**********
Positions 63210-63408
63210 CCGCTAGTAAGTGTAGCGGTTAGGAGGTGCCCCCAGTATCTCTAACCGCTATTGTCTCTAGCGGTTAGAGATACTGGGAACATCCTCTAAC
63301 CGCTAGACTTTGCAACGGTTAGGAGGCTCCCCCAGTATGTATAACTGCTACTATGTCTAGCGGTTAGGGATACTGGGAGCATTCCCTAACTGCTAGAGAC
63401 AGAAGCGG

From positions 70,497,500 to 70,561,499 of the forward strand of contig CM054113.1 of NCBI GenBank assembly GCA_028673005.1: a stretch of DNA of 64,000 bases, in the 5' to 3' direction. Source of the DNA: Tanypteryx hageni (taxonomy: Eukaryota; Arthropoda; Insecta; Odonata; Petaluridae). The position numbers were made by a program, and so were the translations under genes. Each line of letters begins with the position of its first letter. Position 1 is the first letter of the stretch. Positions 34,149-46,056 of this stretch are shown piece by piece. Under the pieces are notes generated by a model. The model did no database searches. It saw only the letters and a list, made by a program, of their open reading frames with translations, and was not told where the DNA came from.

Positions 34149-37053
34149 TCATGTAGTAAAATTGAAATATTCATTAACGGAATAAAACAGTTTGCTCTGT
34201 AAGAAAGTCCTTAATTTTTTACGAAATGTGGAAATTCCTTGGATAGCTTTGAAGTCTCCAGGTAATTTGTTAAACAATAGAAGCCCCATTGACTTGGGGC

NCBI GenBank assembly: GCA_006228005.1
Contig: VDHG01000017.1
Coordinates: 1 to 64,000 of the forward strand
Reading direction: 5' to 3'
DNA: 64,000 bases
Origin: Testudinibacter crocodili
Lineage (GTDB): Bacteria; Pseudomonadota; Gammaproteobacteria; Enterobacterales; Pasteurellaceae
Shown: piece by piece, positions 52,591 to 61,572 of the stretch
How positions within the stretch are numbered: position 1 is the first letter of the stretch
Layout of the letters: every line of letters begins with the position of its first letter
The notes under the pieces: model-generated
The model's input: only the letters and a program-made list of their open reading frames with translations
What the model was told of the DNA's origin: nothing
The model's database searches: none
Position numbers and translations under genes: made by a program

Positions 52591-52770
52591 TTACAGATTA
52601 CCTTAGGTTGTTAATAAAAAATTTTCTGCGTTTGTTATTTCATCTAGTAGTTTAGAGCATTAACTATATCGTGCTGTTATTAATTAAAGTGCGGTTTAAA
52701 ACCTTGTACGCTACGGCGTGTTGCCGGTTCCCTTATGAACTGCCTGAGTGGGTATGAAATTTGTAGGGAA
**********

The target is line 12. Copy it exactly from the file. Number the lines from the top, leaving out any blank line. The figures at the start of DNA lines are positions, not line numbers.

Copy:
Reading direction: 5' to 3'